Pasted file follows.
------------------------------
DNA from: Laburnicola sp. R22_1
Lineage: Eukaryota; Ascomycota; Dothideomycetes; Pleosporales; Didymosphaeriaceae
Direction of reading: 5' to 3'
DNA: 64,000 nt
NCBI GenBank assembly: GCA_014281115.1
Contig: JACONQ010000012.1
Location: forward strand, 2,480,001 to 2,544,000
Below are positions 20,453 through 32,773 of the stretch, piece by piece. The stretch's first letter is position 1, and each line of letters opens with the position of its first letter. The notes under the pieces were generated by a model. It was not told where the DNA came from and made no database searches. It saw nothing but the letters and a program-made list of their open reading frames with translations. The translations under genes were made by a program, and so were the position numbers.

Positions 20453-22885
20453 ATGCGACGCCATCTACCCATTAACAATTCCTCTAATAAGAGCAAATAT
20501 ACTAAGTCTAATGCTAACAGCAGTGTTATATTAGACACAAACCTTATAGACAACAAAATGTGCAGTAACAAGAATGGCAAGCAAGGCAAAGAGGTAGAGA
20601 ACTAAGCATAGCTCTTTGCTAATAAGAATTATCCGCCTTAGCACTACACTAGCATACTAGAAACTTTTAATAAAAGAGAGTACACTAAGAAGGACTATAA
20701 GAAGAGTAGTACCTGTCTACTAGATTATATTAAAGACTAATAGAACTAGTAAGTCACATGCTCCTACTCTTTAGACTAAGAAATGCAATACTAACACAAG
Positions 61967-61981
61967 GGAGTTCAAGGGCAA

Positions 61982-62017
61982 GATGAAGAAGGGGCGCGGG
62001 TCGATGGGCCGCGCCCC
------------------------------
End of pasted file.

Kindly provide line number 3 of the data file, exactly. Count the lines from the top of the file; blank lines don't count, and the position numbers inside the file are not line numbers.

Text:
Direction of reading: 5' to 3'